Natural gas inventory data
In the week ended September 22, 2017, natural gas inventories increased 58 Bcf (billion cubic feet) to 3,466 Bcf, based on EIA (Energy Information Administration) data. This increase was 19 Bcf less than the market’s expected increase. However, natural gas November futures fell 1.4% after the inventory report on September 28, 2017.
The inventories spread, or the surplus of the natural gas inventories above their five-year average, could be important for natural gas prices. When the inventories spread expands, natural gas prices could decline, and vice versa.
In one such instance, natural gas inventories were 41.5% above their five-year average for the week ended March 4, 2016. In the same week, natural gas futures plunged to their lowest closing price in the last 17 years.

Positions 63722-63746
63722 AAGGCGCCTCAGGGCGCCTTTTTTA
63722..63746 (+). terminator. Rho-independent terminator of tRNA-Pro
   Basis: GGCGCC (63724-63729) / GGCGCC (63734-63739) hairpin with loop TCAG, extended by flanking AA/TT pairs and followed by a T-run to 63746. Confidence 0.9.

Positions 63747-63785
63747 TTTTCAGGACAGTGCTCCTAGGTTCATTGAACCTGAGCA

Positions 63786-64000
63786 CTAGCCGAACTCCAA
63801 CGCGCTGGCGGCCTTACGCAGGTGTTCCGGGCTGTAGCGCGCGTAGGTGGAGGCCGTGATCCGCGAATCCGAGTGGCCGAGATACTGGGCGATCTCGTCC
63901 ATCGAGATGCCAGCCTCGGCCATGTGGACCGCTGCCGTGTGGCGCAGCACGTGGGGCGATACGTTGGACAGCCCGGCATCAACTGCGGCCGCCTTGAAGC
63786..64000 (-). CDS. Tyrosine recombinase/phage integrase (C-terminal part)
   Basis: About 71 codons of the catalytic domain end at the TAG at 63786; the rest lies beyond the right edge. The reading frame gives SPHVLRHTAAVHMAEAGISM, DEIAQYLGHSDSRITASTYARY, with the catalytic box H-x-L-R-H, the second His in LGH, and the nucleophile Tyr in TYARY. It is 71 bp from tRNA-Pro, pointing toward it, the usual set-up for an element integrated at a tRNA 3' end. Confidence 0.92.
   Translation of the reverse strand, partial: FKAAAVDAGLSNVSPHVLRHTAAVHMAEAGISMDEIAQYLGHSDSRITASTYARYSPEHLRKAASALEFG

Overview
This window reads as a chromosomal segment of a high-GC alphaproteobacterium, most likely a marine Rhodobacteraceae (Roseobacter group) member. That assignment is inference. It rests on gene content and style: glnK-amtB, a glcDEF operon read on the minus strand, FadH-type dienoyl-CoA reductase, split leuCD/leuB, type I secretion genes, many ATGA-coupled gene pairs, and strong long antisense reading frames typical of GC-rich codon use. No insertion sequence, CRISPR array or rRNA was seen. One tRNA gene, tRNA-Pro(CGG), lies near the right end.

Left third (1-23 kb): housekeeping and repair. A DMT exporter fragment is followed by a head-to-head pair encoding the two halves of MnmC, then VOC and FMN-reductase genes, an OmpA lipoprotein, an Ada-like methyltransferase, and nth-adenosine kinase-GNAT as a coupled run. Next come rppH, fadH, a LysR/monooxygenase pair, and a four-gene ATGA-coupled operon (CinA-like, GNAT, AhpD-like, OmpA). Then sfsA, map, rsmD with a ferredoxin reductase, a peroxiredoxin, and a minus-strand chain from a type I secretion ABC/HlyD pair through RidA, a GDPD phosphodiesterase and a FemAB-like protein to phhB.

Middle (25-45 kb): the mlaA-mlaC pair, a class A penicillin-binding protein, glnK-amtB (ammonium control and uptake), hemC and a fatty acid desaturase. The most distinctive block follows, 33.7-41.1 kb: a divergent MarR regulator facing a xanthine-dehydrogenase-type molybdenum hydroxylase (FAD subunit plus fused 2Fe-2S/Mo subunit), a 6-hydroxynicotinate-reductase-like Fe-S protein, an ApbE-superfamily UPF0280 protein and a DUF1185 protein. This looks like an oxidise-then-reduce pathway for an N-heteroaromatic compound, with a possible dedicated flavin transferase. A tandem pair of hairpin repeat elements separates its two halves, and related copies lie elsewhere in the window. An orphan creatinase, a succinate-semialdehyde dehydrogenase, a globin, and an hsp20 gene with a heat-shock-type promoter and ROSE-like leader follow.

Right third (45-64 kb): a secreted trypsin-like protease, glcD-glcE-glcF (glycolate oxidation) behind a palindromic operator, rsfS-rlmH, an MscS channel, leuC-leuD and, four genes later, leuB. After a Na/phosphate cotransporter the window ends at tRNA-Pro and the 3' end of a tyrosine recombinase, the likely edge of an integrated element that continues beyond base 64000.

In the week ended September 22, 2017, the inventories spread contracted 80 basis points on a week-over-week basis. On September 28, 2017, the EIA reported this natural gas inventory data. However, bearish weather forecasts could be behind the 2.6% fall in natural gas prices between September 28 and October 4, 2017.
The market expects a rise of 56 Bcf in the natural gas inventories level for the week ended September 29, 2017. During the same period in 2016, natural gas inventories rose 80 Bcf. However, any rise up to ~92 Bcf would not increase the inventories spread.
Any rise that is less than 92 Bcf can narrow the inventories spread. Any changes in the inventories spread could be of less importance for natural gas–weighted stocks such as Range Resources (RRC), Antero Resources (AR), and EQT (EQT) based on their weak correlations with natural gas prices on a short-term basis.
Similarly, equity indexes such as the S&P 500 Index (SPY) and the Dow Jones Industrial Average Index (DIA) may ignore the changes in the inventories spread.